“When I want to play Elvis, I play Elvis.”
What got you started in radio? I grew up in Patterson, NJ, 12 miles from New York City. From the beginning, I listened to the New York radio stations. I was influenced by the big city’s legendary DJs. Cousin Brucie, Dan Ingram … the boss jocks. I didn’t go to college until after my military. I got my education that way … well, I’m still not educated.
How did you get that first job? My professor, Tom Franklin, was doing news at the station, and he told me they were looking for interns.
How did you transition into ownership? It took many years. When I got finished with college, I moved to rural Pennsylvania, and worked there for many years. You have to start somewhere – part-time board op, sales, I did it all. The owner of the station then approached me and asked if I wanted to get into ownership. He offered to sell me his 2 stations, WHGL-FM and the simulcast station, which was an AM daytimer.
Once you get the feel for the market, as other stations became available, it allowed me to expand.
Decades later, you’re still there! Yup. As the saying goes, “If you won’t want to get fired, buy the place!”
Did you grow up in a small town? No. Talk about culture shock. My wife is a nurse; she worked in a big city hospital ER, and she was used to treating people with gun shots, stabbings…. When we moved to the Troy area, she began treating people that fell off their tractor, got kicked by a cow….
It doesn’t really matter if you’re in LA, Detroit, New York or Philly, or if you’re in Troy, PA or someplace like Hooterville. Music is music, format is format and broadcasting is broadcasting. No matter where it is, it’s what you make out of it.
How did you become a part of your community? I had a choice in the matter. I could have just come to work, punched the time clock, do my show and go home. But, I knew this was where I wanted to hang my hat, so I wanted to get involved in the community. The first thing I did was join civic organizations, like the Lions Club, Kiwanis and that kind of thing. I got involved.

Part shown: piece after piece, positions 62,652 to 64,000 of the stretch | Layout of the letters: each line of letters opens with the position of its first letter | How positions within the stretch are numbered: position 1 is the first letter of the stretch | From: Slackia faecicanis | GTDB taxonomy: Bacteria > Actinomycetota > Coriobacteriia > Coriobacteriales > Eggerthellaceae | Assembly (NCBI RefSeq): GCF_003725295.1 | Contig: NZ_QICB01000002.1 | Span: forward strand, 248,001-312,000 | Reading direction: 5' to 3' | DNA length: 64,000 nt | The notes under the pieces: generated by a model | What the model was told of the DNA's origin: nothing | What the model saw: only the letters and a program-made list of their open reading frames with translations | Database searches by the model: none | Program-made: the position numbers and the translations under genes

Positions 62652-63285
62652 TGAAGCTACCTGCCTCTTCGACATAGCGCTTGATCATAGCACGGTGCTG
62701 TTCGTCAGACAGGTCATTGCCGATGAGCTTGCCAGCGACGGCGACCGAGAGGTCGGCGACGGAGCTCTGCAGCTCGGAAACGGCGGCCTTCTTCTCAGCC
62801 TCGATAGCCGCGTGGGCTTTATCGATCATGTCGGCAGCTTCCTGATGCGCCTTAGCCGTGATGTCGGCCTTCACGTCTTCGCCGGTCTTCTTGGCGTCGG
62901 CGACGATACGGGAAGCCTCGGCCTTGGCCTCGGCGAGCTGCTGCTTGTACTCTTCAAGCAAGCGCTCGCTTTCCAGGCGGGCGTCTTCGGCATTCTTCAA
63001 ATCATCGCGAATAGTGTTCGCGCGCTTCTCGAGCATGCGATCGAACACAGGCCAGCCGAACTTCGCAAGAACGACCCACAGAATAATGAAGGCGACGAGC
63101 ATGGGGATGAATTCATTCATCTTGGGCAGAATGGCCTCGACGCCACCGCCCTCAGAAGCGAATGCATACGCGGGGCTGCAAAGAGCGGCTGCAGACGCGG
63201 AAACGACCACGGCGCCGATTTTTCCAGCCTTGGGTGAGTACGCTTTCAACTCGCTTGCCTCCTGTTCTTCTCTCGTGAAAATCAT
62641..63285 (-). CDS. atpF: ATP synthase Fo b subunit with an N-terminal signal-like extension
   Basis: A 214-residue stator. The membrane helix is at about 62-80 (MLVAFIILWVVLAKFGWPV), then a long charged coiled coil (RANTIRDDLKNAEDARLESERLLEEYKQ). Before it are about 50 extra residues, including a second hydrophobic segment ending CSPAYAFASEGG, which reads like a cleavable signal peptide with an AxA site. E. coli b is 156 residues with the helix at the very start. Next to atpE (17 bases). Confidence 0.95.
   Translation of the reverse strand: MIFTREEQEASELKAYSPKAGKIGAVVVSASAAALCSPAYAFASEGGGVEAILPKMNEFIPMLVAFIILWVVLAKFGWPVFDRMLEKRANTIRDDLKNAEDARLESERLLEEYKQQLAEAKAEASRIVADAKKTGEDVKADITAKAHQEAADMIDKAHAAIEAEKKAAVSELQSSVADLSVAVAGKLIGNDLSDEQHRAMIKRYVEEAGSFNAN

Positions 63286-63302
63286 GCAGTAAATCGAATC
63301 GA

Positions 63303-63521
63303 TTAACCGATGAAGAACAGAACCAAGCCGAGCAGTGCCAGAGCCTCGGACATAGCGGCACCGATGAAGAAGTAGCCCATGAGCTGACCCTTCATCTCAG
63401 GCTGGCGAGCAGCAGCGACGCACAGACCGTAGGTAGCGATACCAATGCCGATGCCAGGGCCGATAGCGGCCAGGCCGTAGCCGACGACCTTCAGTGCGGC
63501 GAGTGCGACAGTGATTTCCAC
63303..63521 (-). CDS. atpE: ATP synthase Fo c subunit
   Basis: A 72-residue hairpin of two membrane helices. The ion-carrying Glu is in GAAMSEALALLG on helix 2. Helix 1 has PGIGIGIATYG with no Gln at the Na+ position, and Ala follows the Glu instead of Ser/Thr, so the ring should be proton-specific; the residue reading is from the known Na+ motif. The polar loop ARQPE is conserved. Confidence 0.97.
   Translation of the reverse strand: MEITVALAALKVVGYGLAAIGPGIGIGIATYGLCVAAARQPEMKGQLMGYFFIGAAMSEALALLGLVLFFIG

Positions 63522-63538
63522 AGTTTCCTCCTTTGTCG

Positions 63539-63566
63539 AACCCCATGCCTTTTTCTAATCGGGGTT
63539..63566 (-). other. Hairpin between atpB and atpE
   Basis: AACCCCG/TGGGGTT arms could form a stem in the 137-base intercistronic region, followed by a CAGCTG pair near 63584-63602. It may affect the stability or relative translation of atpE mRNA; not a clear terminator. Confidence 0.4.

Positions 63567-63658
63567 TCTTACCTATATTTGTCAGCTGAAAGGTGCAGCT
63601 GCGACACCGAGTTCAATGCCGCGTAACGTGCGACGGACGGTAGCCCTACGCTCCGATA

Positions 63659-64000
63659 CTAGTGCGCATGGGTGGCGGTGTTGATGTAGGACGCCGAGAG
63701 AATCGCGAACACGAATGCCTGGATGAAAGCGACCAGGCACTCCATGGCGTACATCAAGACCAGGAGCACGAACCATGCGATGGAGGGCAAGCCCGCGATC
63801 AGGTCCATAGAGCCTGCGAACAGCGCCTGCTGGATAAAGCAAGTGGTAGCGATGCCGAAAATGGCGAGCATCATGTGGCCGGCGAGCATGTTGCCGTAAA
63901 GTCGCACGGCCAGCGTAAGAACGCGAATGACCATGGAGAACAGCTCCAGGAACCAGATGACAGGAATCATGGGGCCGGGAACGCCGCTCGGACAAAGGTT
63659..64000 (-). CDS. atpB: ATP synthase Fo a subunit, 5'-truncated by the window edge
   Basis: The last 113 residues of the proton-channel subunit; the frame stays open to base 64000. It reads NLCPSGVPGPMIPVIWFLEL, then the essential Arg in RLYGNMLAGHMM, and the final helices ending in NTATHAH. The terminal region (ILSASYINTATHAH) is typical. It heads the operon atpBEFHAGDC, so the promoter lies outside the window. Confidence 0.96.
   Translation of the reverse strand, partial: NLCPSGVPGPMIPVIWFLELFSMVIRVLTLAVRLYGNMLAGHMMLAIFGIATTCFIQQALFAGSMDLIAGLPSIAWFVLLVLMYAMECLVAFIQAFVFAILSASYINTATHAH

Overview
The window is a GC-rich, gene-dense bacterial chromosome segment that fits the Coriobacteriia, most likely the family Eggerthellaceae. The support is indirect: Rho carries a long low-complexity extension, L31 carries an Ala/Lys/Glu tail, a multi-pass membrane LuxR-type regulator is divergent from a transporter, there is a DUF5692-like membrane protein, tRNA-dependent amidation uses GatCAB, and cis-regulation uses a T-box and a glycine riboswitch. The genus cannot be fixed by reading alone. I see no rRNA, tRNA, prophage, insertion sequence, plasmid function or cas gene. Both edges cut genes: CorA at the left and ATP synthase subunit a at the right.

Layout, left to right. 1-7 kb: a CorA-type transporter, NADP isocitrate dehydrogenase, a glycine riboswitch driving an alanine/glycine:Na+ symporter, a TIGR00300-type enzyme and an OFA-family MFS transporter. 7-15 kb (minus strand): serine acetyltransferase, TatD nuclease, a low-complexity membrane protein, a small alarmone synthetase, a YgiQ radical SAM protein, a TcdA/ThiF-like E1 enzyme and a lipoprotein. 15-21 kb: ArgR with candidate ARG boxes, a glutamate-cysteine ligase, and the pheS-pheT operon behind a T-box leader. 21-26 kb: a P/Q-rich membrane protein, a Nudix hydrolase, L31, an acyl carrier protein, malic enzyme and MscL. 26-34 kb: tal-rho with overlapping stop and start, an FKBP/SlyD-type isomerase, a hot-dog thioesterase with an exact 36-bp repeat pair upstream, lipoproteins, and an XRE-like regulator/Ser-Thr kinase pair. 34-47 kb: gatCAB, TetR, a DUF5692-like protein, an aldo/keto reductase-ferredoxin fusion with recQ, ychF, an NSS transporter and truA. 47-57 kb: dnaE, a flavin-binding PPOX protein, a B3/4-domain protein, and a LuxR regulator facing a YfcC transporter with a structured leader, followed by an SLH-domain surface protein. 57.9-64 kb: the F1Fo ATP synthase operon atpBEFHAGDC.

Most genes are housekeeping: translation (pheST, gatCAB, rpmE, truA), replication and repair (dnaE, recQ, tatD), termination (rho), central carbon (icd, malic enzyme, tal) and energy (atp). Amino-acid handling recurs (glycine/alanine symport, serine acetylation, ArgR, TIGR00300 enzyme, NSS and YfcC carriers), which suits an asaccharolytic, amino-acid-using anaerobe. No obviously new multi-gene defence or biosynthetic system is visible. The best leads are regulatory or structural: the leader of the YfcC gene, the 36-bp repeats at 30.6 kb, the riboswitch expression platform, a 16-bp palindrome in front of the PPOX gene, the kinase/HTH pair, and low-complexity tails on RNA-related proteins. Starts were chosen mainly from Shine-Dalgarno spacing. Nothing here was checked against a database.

With the radio stations, I committed to being local. I feel, especially in broadcasting, there are a lot of stations that aren’t committed. Even 25 years ago, a lot of stations didn’t commit to their community. I promised my staff we weren’t just going to be a position on the dial, we were going to be a locally owned and operated, community-minded station.
We got involved with the local schools, broadcasting their sports and community affairs. We got involved with local organizations like the American Cancer Society, Leukemia Society … I got involved with a lot of different organizations in the community.
In fact, I’ve been the mayor of Troy for 17 years now!
You going to run again? Yup, until somebody throws me out. I’ve been unopposed for the last 12 years. I had a couple of people run in the first few years, but once everybody learned what a thankless job it is….
What else do you do to stay busy? Back in the day, I had a friend that owns the school busses, and he asked me if I could drive, and to this day I’m a sub driver for him.
You do that for fun? Well, I do get compensated, I’ll have you know! But I really do enjoy it. I love my town. You no longer have to worry about locking your doors at night. It’s just like something out of a Norman Rockwell painting that’s still very much apparent in this area, and I thank God for that.
How many people in the area? About 1,000 in the city, and another 1,000 in the township.
How many in your service area? We cover 7 counties in Pennsylvania & New York. There’s 60,000 people just in our county … we cover over 150,000 people with the signals from our 5 stations. There are still more cows than people, but that’s OK! If they could fill out an Arbitron diary, that could be great!
Can you take me through the 3 formats? The country station, Wiggle 100, WHGL-FM appeals to our agriculture area. Very successful.
Why is it Wiggle? When I bought the station, WHGL used the slogan, “We Have Great Listeners.” When we were looking for another slogan, we went with the spelling of the call letters, which looks like Wiggle. Our logo is the Wiggle Wabbit, and our vehicles are the Wiggle Wagons.